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An Obama Mandate?

Stewart Tongue
The two-year campaign toward the 2008 vote — and most of the election-night coverage — focused on the important question of who would ascend to the U.S. presidency. As the results rolled in, it became clear that Barack Obama was putting together a swift and decisive victory. However, the most important question after the election is, "What kind of a mandate was Obama granted by the people to move forward?"

A mandate is the authorization to act in a particular way on public issues given by the electorate to its representative. For example, when George W. Bush was re-elected in 2004, the voting data established that the will of the people, overall, was changing with regard to the Iraq war, based on the election of a new Democrat majority in Congress and the specific exit polling data about the war.

So, while Bush did win the election in 2004, his mandate to prosecute the war in Iraq was clearly weaker than he had hoped when he presented his plan and asked for the support of the people he was sworn to serve.

Now, even as Obama can revel in an Electoral College victory, with a margin of nearly 200 points, he must also look more deeply at the election data — if he actually wants to be able to lead the nation effectively. As of this moment, the states of Missouri and North Carolina are still too close to call, and the popular vote, which counts the individual vote of each citizen, stands at 63 million for Obama (52 percent) and 55 million for McCain (46 percent).

Obama also appears to have won 28 to 30 of the 52 states in the union. That does make Obama one of the few U.S. presidents in recent memory to be elected to his first time by a clear majority. However, it also demonstrates that 55 million people in this country felt strongly enough about not wanting him as their leader that they went out and voted against him. Add to that the fact only 100 million of the roughly 300 million people in this country actually voted, and the strength of his mandate seems a lot more diluted than the Electoral College results would otherwise suggest.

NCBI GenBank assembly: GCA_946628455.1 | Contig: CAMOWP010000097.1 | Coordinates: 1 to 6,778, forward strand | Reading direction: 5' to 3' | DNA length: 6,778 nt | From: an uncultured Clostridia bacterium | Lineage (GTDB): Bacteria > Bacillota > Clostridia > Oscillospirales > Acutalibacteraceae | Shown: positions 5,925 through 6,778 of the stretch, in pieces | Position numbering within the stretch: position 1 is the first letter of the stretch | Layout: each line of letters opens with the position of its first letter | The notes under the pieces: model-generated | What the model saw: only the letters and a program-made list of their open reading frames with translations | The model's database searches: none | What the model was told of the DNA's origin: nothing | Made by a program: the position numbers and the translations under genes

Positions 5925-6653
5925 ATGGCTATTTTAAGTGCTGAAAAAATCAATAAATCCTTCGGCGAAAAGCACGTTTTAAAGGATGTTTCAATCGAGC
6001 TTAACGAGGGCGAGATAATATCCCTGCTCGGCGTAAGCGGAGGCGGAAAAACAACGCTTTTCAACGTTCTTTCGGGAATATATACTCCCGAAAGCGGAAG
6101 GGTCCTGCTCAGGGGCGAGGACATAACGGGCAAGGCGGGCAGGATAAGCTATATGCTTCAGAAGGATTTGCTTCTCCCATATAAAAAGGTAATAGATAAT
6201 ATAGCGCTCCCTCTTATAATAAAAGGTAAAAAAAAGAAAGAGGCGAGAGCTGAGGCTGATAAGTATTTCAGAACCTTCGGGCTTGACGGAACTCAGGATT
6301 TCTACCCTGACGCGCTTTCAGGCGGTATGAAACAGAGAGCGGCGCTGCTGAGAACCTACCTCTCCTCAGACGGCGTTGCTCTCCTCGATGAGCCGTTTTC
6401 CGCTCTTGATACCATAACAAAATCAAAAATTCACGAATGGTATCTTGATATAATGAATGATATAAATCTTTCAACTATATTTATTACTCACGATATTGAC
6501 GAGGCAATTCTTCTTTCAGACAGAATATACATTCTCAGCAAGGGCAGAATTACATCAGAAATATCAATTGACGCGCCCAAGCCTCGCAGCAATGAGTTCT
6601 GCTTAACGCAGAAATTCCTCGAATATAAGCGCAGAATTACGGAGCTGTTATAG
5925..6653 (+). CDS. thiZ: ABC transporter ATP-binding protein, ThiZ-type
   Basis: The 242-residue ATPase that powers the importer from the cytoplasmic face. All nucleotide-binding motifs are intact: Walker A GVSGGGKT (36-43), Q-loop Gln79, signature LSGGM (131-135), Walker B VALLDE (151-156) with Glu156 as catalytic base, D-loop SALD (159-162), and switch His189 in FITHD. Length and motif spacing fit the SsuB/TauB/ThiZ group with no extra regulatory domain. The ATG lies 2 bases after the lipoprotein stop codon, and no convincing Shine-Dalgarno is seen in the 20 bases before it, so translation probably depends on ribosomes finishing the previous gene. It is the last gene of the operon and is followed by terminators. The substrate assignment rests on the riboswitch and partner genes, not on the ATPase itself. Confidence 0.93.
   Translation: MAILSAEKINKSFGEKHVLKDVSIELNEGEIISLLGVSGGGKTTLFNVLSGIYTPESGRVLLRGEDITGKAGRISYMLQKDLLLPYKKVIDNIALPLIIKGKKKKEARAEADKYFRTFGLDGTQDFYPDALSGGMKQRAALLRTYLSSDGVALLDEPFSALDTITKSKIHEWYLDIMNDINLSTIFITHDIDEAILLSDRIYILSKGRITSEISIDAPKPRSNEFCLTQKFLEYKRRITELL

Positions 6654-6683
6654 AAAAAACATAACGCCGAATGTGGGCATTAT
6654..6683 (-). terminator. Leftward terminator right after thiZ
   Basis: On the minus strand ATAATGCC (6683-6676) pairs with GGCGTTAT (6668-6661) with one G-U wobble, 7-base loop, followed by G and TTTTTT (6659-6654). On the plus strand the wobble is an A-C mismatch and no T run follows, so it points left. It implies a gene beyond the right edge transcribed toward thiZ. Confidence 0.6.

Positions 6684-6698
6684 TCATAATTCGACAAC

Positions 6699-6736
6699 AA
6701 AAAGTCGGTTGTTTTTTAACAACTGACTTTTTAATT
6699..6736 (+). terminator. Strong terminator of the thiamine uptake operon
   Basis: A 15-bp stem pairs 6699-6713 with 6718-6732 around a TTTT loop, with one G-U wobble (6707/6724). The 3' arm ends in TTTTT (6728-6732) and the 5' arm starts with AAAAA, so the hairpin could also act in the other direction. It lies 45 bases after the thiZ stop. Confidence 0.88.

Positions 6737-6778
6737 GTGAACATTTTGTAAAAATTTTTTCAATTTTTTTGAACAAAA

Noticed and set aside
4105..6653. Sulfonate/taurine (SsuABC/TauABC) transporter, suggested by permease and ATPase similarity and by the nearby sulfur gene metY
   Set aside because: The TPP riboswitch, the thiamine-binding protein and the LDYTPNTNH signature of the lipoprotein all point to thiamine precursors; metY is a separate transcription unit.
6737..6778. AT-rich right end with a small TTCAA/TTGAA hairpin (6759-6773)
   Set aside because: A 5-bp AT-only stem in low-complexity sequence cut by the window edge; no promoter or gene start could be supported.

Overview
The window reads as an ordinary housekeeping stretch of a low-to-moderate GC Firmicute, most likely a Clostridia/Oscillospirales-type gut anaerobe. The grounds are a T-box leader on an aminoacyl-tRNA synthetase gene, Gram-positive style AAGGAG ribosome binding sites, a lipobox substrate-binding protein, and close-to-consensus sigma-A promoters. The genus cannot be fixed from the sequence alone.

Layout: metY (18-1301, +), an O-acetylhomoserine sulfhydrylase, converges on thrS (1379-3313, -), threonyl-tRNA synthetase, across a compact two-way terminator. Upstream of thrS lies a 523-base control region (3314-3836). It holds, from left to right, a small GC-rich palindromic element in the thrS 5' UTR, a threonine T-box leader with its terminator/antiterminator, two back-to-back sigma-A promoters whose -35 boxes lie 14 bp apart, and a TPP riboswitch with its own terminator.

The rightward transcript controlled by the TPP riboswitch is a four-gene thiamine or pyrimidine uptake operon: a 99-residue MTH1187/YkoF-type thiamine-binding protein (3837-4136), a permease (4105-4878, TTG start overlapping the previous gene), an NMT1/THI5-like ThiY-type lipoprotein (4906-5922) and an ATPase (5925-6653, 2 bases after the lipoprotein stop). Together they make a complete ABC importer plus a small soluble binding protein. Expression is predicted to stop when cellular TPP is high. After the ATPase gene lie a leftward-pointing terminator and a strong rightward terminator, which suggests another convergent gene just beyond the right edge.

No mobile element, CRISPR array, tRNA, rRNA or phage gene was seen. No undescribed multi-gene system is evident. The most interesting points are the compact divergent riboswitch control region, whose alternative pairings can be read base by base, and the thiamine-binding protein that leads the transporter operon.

Determining exactly what the "will of the people" is in the U.S. brings to light the complexities of what is known as exit polling. In the U.S., all voting is done privately, and only the resulting vote is actually counted, not the reasoning of each voter. Political parties and pundits attempt to sort out that reasoning forensically by asking voters a series of survey questions as they exit the polls. They also try to piece together the logic of the election by looking at which senatorial or gubernatorial candidates won their local elections.

It should be stated clearly that this process is much more art than science and that exit polls have been flatly incorrect in the past, even on the most basic question of which candidate voters had selected.

Looking at the results with a cautious eye, the exit polling data does seem to offer some explanation of why Obama won and what the country is authorizing him to do. For example, Obama and McCain were nearly even among male voters (49 percent to 48 percent), but among female voters, Obama had a wide, 13-percent margin of victory (56 percent to only 43 percent). In sorting the votes by age of the voter, Obama showed stark results by amassing a 34 percent victory (66 percent to only 32 percent) when looking at the 18-to-29-year-old voter demographic. The numbers were much closer among voters 30 to 64, and McCain actually won among Americans more than 65 years of age with an 8 percent margin of victory (53 percent to 45 percent).

Those numbers speak loudly about Obama's constituency being young, energetic, and largely female. It also shows that adding vice-presidential candidate Sarah Palin to the Republican ticket did not have the effect on female voters that the McCain camp was hoping for in the aftermath of Hillary Clinton's primary defeat.

On the issue of race, according to the exit polls, 57 percent of white men and 53 percent of white women voted for McCain. Meanwhile, 95 percent of black men and 96 percent of black women voted for Obama. So, while black voters composed only 12 percent of the total voting population, their near unanimity was a key factor in the election and suggests the formation of a much more stable coalition than existed in past elections. One wonders if endorsements late in the campaign by strong black Republican figures like Colin Powell had an impact or whether black voters were truly going to vote "for the black guy" no matter who it was, as some pundits have suggested.